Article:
He had heard the gruesome tale, though he wished for his sake, like the house and the maid, that it was all untrue.

They captured and tortured Lord Lanka to reveal the whereabouts of the rest of his family and shot the young master in the back when the Lord refused. Then they dragged him across town naked, chained to their horses until they found his wife.

The Lady Lanka was spotted under the bridge and was chased and murdered at the stroke of midnight, her leg shot as she ran towards the wheat fields. Thereafter she was mauled by the watchmen’s dogs and left to bleed to death.

Fortunately, there was no sign of the young sir whom the townsfolk say managed to escape. 

The carnage that ended an entire line played over in Timmy’s mind. In his head there was more; a blast like a wildfire from ignited gun powder to weed Lady Lanka out. She ran even though Lord Lanka shouted for her to comply.

She did it to protect the young sir.

He imagined the sound of the blast, the crumbling of rocks, Lord Lanka, driven into a mad rage, pummeled with gun powder…

Again Timmy stopped himself from thinking. It was too painful, too sad a story to imagine right now. He needed to keep his spirits up, gain his strength, sleep, then rouse to find his mother in the morrow.

If papa and Tommy said they would come, then they would. He was sure of it. He and his family would escape to the country, to peace and an end to war.

Timmy returned his attention to the portraits.

Now that he was looking at them, they did not seem quite as frigid and beastly as the watchmen’s tales described. Mrs. Lanka for instance seemed a lot fairer than Nick the butcher’s boy had said she looked, familiar even, as did the Lord and young master.

How odd, Timmy thought.

He was far too young to have ever met her… he did not remember seeing any of the Lankas portraits anywhere in the city. Besides, they were far too distinguished and important to matter to a boy like him.

A boy like him… who was he after all? Was he a butcher’s boy like Nick? What was it that his father did again? Was his brother in the army?

His head started to hurt as he thought so he stopped, returning his attention to the portrait of Lady Lanka. Surely she was far too tall, slender, and stunning to have ever graced Timmy’s ancestors’ quarters.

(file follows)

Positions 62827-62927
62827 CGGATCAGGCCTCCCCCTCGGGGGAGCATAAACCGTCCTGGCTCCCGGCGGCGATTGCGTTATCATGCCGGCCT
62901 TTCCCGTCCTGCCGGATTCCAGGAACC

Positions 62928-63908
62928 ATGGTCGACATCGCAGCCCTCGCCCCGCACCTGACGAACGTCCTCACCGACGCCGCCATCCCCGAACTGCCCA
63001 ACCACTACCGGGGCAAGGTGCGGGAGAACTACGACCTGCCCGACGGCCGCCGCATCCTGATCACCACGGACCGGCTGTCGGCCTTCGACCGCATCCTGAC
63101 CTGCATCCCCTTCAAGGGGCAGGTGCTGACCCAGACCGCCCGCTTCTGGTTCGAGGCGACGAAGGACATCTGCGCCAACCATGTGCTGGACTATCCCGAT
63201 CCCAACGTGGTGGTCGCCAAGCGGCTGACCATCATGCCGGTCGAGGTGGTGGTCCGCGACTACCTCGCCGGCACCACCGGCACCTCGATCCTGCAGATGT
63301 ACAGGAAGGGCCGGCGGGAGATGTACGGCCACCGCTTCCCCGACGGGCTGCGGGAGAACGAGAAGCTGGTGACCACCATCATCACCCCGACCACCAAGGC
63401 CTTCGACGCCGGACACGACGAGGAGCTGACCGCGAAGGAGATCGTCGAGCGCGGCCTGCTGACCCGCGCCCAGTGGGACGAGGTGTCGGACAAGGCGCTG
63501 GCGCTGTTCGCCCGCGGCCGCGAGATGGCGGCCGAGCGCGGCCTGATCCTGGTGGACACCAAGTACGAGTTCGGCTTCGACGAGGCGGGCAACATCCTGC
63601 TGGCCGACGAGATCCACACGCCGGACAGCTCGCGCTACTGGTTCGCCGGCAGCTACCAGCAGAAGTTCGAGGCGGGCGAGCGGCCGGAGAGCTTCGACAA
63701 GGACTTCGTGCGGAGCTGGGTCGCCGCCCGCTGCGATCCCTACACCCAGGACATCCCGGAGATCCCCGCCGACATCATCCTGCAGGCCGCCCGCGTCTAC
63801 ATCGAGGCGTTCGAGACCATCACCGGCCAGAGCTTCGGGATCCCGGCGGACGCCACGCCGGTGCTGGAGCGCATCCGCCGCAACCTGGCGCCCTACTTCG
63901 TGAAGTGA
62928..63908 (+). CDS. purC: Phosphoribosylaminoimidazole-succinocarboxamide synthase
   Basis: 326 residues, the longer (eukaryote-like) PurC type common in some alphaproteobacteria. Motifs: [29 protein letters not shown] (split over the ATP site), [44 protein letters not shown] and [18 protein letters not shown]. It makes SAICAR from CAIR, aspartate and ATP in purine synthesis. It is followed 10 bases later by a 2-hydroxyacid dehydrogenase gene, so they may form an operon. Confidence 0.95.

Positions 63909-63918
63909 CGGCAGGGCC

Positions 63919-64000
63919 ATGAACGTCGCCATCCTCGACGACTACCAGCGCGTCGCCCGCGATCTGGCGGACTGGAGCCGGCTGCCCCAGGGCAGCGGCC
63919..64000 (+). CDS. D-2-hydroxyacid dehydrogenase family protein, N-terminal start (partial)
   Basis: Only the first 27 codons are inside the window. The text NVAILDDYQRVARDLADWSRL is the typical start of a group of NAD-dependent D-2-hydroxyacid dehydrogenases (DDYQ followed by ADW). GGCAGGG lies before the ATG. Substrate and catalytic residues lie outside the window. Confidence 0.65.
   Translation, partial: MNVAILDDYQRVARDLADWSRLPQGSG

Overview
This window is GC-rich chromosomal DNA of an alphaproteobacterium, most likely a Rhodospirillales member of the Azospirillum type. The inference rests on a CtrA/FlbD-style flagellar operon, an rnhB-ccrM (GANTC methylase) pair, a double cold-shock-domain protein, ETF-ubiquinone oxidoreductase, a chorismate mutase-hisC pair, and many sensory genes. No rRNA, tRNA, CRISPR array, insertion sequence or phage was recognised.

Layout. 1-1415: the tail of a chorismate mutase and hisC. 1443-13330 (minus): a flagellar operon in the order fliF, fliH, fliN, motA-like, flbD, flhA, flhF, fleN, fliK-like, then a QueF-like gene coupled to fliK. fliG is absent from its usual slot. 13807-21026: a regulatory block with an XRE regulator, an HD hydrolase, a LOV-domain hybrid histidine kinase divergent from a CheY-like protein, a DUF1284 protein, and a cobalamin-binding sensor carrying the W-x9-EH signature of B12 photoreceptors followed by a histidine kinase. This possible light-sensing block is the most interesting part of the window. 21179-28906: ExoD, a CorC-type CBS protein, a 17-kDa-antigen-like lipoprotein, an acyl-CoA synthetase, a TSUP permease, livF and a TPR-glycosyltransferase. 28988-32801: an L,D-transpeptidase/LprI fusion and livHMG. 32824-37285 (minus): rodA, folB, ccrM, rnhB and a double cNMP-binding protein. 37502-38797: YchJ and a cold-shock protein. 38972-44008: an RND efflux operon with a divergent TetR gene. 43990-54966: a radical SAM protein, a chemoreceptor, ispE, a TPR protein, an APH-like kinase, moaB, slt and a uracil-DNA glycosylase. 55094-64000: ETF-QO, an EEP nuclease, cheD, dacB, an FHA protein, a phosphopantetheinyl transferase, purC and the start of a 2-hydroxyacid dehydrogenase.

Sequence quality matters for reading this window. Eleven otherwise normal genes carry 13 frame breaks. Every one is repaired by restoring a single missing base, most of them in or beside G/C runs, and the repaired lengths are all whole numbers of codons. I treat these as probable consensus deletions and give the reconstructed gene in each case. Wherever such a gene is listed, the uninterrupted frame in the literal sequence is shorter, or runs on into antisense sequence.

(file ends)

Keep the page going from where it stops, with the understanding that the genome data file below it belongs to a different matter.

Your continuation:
Would his grandmother have been noble enough to host her? What did his mother even do come to think of it?

His head throbbed again and he stilled his train of thought. Instead, he paid attention to Lady Lanka’s long flowing black hair, her big beautiful brown kind eyes, and… and… wait a minute.

Timmy moved closer to the portrait and stared. There between Lord Lanka, Lady Lanka and the young master was a short skinny looking boy he was quite sure was… no, it couldn’t be.

These portraits had to have been done ages ago, even before his parents were born, before the war that began his days under the abandoned bridge. So why was there a young boy in the Lanka portrait who looked just like him?

A jangle of keys in the hallway drew him away from his thoughts. “Here we go. The keys to the bedrooms…” the maid said… no, not a maid, not a random ma’am either.

Looking closely at the woman who emerged from the darkness beyond, he saw her as if for the very first time. She was tall, slender, and stunning with long flowing black hair and big kind knowing eyes.

Ma’am… Mama…?

The woman headed towards the stairs with a jug in her hand and a wide smile. “Come along Timmy, the water’s still nice and hot and you must rest.”

“Mama…?” Timmy said still rooted to the spot.

“Yes, my boy?” She asked smiling in his direction.

It did not make sense to Timmy what had just happened, yet somehow, strangely, it still did.

Then it dawned on him.

“Am I dead? Are we dead? Is papa… is Tommy?”

She held her smile for a moment, though it faltered with time. The truth it seemed was too painful for even her to ignore.

“Come… it is time to sleep and papa and Tommy await you.”

The chill returned to Tommy’s body, now filling every inch of him as the room shimmered away, bringing him back to the cavern in the wall by the river bed.

He hesitated, but for the first time since his death, Timmy embraced his grave, calming in its eternal lullaby.